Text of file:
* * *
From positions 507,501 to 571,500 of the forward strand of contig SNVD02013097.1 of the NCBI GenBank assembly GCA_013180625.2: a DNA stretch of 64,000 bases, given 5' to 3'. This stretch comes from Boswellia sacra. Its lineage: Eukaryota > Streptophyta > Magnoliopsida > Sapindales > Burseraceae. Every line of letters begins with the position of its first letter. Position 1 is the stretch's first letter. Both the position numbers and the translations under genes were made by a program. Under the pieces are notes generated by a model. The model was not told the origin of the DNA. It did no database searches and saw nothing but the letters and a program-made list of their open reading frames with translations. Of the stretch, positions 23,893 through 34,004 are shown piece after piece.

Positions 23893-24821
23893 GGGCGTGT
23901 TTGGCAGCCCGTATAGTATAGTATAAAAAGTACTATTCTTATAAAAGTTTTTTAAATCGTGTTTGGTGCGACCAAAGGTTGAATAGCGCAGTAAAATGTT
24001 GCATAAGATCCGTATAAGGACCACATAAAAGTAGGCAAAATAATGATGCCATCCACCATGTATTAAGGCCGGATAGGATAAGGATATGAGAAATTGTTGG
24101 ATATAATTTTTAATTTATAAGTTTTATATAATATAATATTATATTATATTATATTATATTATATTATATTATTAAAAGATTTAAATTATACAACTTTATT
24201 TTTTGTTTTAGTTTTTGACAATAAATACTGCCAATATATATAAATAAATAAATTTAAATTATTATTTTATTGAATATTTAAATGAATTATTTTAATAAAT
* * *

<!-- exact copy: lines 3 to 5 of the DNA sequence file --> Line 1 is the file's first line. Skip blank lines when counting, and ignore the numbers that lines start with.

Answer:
23893 GGGCGTGT
23901 TTGGCAGCCCGTATAGTATAGTATAAAAAGTACTATTCTTATAAAAGTTTTTTAAATCGTGTTTGGTGCGACCAAAGGTTGAATAGCGCAGTAAAATGTT
24001 GCATAAGATCCGTATAAGGACCACATAAAAGTAGGCAAAATAATGATGCCATCCACCATGTATTAAGGCCGGATAGGATAAGGATATGAGAAATTGTTGG